Being able to answer searches for informational intent is a great way to increase your site’s relevance and prove to the Google algorithm that your site has E-A-T (expertise, authority and trustworthiness), which will significantly improve your rankings.
2. Navigational Intent
Navigational intent refers to the searcher’s intent to include all search queries for which they wish to find a website, business or physical location through a search engine and attempt to navigate to their website. They may enter “Apple iphone” or “jb hifi” in the search bar because users sometimes find it easier to search for a company directly than to enter a URL, or they may not know the URL of the company.
When you look at the search results for a navigational search, the search engine results page (serp) focuses on the home page and product pages of a particular website.
Local and visit searches usually fall into this category because their purpose is to get users to go somewhere, whether it’s a website or a physical shop. When searchers search with navigational intent, they have a clear product or location in mind. This means that you don’t need to put much effort into trying to sell new products when targeting navigational user intent.
For this type of search phrase, make sure that the local merchant information on your website is correct and up to date. Also, make sure that the shop’s location and contact information is easily accessible on the site.
3. Transactional Intent
Transactional intent searches can be very valuable for SEO strategies. This is because when a searcher is interested in buying something, they have transactional intent. Often, this person has already decided to buy, and a click will most likely lead to a purchase. Common examples of this type of user intent include ‘book hotel for the weekend’ or “buy bicycle online’.
Most transactional search queries are straightforward and obvious, making them a great way to lead and convert. If the user’s intent is confusing (it can be transactional, informational, or commercial) then Google SERPs may include several features (knowledge panels, local packages, or people also asking).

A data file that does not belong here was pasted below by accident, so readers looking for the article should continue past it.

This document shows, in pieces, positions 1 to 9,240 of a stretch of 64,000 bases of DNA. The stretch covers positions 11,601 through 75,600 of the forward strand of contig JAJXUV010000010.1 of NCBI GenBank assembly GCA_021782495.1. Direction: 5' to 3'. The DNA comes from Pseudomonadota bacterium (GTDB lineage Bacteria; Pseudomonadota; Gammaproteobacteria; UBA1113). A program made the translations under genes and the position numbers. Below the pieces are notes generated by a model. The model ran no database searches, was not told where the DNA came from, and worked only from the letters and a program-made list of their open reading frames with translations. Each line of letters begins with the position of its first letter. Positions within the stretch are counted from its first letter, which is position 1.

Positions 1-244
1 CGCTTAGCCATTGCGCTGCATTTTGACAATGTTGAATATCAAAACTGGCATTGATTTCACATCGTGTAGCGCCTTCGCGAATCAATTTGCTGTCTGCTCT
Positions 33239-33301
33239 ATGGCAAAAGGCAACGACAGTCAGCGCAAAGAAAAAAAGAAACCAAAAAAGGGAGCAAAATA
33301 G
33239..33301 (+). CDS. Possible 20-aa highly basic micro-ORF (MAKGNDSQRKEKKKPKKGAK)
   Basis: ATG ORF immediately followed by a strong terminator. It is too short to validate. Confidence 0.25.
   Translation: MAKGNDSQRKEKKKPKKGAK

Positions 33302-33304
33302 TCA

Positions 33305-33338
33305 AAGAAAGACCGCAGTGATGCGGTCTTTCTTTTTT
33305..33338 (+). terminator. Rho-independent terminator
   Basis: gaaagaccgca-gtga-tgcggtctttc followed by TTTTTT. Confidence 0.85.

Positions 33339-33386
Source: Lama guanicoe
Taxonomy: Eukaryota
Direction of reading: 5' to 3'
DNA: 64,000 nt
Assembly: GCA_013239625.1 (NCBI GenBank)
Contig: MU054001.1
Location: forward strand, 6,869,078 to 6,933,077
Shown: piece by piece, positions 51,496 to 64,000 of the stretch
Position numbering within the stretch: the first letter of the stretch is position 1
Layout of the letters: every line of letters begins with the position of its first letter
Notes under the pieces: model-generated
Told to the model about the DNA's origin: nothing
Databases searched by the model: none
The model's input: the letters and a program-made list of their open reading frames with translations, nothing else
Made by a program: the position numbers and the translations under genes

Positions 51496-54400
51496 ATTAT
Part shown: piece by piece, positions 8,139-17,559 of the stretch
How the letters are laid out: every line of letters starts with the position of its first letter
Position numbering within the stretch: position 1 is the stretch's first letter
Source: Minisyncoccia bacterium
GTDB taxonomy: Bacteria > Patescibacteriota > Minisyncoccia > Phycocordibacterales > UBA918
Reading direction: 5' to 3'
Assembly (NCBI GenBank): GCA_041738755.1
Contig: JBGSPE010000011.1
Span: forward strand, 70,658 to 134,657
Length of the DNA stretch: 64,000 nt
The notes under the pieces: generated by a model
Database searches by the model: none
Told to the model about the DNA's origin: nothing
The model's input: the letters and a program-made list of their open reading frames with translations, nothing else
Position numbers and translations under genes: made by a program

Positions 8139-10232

Doing so allows users to get more information about the product or complete a purchase, depending on which result matches their actual intent.
Transactional keywords are money makers for a website. We can increase conversion rates by targeting transactional keywords with an optimised product landing page and a simple buying process.
4. Commercial intent
Commercial search intent overlaps with informational intent in that it seeks information about a topic. The only difference is that it is more product or brand focused and usually occurs before the customer makes a purchase decision.
Searchers with commercial intent are looking for a specific product or service but have not fully researched their options. They may also be researching different brands or options. A searcher with commercial intent might search for “best laptops” or ” MacBooks vs Surface Pro”.
These are the keywords that your readers use when researching your product. Therefore, you should nail down the commercial intent to drive your audience’s buying journey and capitalize on their interest in your product/service.
Benefits of Using Search Intent in SEO
Optimising pages to meet user intent will reap the benefits of search intent for your business. These benefits include better conversion rates, improved engagement, and increased organic traffic, including other SEO improvements.